Rochford Hotel. What looks like a widow's walk on the roof is signage for the hotel.
The stone monument was constructed by citizens of the community in 1914.
Among the fixtures sold when the fort was abandoned by the Army was the Commanding Officer's Quarters which was relocated. In 1909, Judge Carter's son,
W. S. Carter, sold the building to Timothy W. Rochford (1865-1916) and Margaret Jane Rochford (1864-1942) who operated the building as a
hotel. After Timothy Rochford was killed in a dynmite explosion in Libby, Montana, Mrs. Rochford continued to operate the
property. The hotel was ultimately dismantled and has now been reconstructed as a part of the state park.
Carter Family Cemetery, Fort Bridger. Right background, Rochford Hotel.
It will be recalled that the military cemetery was closed. In 1933, the Carter Family Cemetery was established on the
grounds of the Fort.
Reconstructed Commanding Officer's Quarters, Ft. Bridger, 2003. Photo by Geoff Dobson
With the advent of the Lincoln Highway, in 1926 the hotel business was expanded with the opening of a cabin court and
motel which operated until 1936. In 1928 When the State acquired portions of the fort, Other portions remained in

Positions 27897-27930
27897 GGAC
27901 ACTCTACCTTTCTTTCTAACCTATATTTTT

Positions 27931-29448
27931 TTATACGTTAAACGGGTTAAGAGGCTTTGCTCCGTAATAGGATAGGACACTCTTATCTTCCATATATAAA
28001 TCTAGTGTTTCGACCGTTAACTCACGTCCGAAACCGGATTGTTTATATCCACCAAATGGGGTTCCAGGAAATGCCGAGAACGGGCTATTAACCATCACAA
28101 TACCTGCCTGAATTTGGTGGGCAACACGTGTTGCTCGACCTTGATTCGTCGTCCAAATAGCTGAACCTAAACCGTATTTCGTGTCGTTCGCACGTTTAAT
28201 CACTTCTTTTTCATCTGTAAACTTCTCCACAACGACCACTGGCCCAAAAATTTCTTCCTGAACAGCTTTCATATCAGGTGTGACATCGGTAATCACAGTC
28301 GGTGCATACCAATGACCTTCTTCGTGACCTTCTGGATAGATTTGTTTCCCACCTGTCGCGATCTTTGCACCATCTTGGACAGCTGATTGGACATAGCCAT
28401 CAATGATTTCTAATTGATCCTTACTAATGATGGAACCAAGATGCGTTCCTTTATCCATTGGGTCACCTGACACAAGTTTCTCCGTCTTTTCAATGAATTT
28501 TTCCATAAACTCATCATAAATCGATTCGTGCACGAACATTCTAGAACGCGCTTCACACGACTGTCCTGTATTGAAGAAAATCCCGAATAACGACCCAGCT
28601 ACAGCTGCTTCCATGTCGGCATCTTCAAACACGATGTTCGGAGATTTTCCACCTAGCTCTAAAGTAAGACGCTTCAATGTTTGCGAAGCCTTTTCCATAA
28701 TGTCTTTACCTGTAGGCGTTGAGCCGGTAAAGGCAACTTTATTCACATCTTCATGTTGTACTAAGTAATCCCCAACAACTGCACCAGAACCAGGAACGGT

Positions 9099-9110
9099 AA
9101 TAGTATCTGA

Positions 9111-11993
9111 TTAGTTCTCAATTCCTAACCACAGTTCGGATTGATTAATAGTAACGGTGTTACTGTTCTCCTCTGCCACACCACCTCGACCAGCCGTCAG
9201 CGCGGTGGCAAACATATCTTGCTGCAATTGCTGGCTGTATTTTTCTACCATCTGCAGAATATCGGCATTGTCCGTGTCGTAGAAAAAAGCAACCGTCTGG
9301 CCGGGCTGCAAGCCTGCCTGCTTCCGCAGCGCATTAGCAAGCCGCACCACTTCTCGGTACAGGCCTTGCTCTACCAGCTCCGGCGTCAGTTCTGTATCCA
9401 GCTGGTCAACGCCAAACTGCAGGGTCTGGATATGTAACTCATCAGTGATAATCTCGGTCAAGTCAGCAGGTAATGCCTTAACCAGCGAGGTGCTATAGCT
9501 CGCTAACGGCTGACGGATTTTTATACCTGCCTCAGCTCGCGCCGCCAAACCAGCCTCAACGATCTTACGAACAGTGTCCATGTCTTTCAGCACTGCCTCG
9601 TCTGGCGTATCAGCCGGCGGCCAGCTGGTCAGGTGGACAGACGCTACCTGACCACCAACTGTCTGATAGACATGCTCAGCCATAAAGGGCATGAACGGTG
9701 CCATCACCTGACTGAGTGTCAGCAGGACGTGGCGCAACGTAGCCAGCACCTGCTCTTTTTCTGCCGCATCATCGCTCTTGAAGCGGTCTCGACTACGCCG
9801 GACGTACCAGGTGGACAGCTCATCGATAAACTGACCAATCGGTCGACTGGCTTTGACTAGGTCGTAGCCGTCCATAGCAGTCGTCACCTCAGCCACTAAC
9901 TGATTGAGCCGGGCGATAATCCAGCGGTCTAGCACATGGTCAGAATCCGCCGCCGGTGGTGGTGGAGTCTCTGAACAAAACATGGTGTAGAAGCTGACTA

private hands and presented a less than glorious appearance to the passing motorists.
Fort Motel, approximately, 1936. Photo by William P. Sanborn.
The cabin court, itself, has now also been restored as the Black and Orange Cabin Court just to the east of the State Park.
Museum, Fort Bridger, 1940's. Photo by William P. Sanborn.
As previously indicated, the museum has been moved into the Commissary Building.
Fort Bridgr Museum, 1940. Photo by Arthur Rothstein
Fort Bridger, approx. 1940, new Guard House on right, Commissary on left. The Commissary now houses the museum.
Fort Bridger, new museum, old guard house on righ.
Fort Bridger,Parade Grounds, approx. 1950
Next page: The Oregon Trail.